to recommend in a column that has the

word “healthy” in the title. And while

I personally do well with certain dairy

foods (e.g., raw milk), many people don’t.

So Chef Jeannette swapped out the

original cream for a far less allergenic,

full-fat coconut milk. She also dumped

the white/wheat flour and replaced it

with almond and coconut.

The recipe calls for just a small

amount of clean sweetener such as

rice syrup, maple syrup, or cold-pressed

honey, but feel free to reduce the amount

or use stevia instead. (There are some

really good organic stevias on the market

and they’re not expensive.)

This dish might not be quite as smooth

and creamy as the original French version,

but it’s a dessert for the times—delicious,

satisfying, and seasonal, with a decent

amount of protein, good fat, and fiber.

Works for me! —Dr. Jonny


Eggs—whole eggs, complete with that rich yellow yolk—are, and always have been,

one of the most complete and healthy foods ever to appear on planet Earth. So why is there

so much objection to eggs among our mainstream medical brethren? The simple answer is

this: cholesterol.

To dismantle the myths about cholesterol and heart disease would take a book—in

fact I wrote one with cardiologist Stephen Sinatra, MD, called The Great Cholesterol Myth.

But you don’t have to buy our book to discover that a substantial (and growing) number

of medical doctors, PhDs, scientists, and researchers don’t agree that cholesterol is

public enemy No. 1 when it comes to heart disease. Moreover, just about everyone now

acknowledges that cholesterol in the diet doesn’t matter a whit, even if they still believe

that cholesterol in the blood is really important. But the enlightened position on dietary

cholesterol is that it doesn’t matter to anyone except those who have a rare genetic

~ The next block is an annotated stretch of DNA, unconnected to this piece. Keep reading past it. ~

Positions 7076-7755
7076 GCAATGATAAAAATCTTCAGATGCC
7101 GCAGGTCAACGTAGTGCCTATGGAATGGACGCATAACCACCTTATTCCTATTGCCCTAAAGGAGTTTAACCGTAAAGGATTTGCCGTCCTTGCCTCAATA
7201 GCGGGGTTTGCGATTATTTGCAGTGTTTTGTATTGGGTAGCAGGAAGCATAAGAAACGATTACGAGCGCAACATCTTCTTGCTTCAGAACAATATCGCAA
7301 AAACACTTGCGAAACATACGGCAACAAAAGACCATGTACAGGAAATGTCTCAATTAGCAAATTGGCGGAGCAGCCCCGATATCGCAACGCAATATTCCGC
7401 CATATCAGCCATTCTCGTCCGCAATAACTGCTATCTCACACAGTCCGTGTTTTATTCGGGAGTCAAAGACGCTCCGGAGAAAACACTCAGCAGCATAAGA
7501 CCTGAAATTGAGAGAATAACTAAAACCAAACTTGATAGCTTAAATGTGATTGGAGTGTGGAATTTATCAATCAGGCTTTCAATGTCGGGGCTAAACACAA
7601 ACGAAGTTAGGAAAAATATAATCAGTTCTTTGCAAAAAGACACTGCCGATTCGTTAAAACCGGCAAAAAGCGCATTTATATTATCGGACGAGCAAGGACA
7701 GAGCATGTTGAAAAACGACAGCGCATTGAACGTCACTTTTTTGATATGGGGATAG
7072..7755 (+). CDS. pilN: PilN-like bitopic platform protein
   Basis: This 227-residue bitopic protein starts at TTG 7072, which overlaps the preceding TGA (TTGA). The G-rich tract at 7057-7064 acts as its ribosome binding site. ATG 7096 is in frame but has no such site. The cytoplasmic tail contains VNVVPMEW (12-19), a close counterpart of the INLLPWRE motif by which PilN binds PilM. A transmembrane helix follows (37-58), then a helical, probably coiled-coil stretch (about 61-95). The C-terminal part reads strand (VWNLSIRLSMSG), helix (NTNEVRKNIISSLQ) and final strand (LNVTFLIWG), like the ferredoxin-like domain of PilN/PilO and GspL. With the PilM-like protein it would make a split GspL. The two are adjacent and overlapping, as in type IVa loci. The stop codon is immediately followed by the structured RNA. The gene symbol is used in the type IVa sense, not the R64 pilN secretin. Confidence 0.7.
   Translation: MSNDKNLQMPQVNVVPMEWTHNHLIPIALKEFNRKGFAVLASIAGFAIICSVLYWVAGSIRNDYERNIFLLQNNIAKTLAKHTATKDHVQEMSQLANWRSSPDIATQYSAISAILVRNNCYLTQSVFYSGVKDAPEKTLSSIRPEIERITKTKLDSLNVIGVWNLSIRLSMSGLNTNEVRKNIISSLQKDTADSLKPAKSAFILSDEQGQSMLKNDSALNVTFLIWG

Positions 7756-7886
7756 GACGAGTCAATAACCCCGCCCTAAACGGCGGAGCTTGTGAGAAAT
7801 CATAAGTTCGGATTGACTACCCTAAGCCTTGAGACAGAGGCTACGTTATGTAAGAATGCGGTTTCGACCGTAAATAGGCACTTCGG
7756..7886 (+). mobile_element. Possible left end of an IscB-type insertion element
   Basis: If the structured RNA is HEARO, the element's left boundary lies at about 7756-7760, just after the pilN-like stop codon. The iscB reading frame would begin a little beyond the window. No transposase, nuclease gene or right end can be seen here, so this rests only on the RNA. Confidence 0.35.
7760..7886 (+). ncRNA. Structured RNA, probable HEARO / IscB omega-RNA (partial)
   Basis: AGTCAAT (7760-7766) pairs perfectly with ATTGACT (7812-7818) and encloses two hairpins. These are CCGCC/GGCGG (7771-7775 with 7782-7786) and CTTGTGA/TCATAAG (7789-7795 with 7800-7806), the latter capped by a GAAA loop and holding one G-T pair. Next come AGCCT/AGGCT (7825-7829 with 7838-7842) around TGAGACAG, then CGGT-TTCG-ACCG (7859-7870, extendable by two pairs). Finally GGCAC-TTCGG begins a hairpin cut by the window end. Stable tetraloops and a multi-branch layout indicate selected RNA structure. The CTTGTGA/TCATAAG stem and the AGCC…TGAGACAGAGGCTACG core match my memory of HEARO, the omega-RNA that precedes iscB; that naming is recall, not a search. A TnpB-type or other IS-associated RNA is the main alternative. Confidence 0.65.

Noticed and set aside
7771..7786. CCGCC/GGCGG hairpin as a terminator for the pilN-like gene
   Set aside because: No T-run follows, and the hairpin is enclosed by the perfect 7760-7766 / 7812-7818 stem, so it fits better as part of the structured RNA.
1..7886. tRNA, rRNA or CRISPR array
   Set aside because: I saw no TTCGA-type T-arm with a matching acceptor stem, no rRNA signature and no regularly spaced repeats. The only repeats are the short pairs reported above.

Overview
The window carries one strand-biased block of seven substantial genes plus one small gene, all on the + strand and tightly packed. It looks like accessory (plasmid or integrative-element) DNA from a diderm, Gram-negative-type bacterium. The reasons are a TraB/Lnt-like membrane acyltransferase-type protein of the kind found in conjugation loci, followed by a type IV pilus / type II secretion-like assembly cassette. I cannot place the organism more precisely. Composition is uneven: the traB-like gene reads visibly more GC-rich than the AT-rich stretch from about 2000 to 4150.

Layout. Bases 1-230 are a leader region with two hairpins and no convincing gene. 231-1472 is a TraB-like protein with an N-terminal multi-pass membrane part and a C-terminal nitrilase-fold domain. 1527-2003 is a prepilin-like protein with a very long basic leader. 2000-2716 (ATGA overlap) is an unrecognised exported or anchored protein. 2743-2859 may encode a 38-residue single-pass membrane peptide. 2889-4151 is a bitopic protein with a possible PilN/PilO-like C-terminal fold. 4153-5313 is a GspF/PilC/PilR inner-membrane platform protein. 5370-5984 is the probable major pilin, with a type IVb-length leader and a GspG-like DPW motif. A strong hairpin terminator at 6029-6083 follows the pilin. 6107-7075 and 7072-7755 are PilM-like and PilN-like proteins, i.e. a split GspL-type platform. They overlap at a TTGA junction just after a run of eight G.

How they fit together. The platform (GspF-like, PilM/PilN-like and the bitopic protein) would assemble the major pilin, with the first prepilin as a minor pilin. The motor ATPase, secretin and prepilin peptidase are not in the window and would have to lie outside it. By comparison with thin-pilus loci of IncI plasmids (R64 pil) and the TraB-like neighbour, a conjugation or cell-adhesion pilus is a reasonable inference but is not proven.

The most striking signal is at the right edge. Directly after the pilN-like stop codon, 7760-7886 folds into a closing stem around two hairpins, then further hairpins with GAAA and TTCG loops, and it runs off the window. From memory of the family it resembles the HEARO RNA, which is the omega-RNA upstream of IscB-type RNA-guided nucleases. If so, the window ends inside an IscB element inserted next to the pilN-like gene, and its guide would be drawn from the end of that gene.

condition called familiar hypercholesterolemia.

So the big rap against eggs has been that they contain cholesterol—but that’s turning

out to be like demonizing blueberries because they’re blue. Dietary cholesterol doesn’t

do anything “bad” to you—if you didn’t eat it, your liver would simply make more of it.

Your body makes cholesterol in every single cell, and without it you’d die. The fact that

this perfect food contains cholesterol is irrelevant to your health.

On the nutrition side, egg yolks boast healthy doses of lutein and zeaxanthin,

the superstar carotenoids of eye nutrition. The yolk also contains choline, which turns

into acetylcholine, a prime neurotransmitter in your brain that’s needed for memory,

thinking, and mood. That’s why your grandmother rightfully called eggs “brain food.”

For a paltry 75 or so calories, an egg gives you 7 grams of protein plus a decent

amount of iron, other minerals, and vitamins. It also has 5 grams of perfectly good

fat—most of which, contrary to conventional wisdom, is not saturated but monounsaturated,

the same kind of healthy fat found in olive oil.

I always recommend eggs from a local farm, or at the very least eggs from hens not raised

in cages but free to roam on pasture. The only thing wrong with eggs from factory farms is

that they’re likely to contain traces of all the junk fed to chickens raised in battery cages.

Cook them in grass-fed butter, grass-fed ghee, Malaysian palm oil, coconut oil, or even

extra-virgin olive oil if you keep the heat under 200°F.

Almond Peach Clafoutis

Serves 6

2 tsp. pastured butter or coconut oil,

room temperature

3 eggs

¼ cup rice syrup, pure maple syrup,

or honey

1 cup full-fat coconut milk or cream, canned

1 tsp. almond extract

1 tsp. vanilla extract

¼ cup almond flour

¼ cup coconut flour, sifted

¼ tsp. salt

1 lb. sliced peaches, fresh or frozen,

thawed, and well-drained, skins optional

1. Preheat oven to 375°F. Generously

grease bottom and sides of 8x8-inch

baking pan with butter or coconut oil,

and set aside.

2. Beat eggs in mixer until frothy. Add

sweetener, cream, and extracts, and

beat until well blended and smooth.

Add flours and salt, and beat on low

until well incorporated.

3. Arrange peaches to cover bottom of

prepared dish and pour batter gently

and evenly over top. Bake 30–35 minutes

until custard is firm and top is a light,

toasty golden. Rest at least 5 minutes

before serving.

Per serving: 250 cal; 6g prot; 15g total fat (10g

sat fat); 24g carb; 95mg chol; 170mg sod; 3g

fiber; 14g sugar



This dish works well with all stone

fruits in the summer, but it’s particularly

delicious with fresh, ripe plums.

In the fall and winter, you can switch

to thinly sliced apples and pears.


48 • JUNE 2019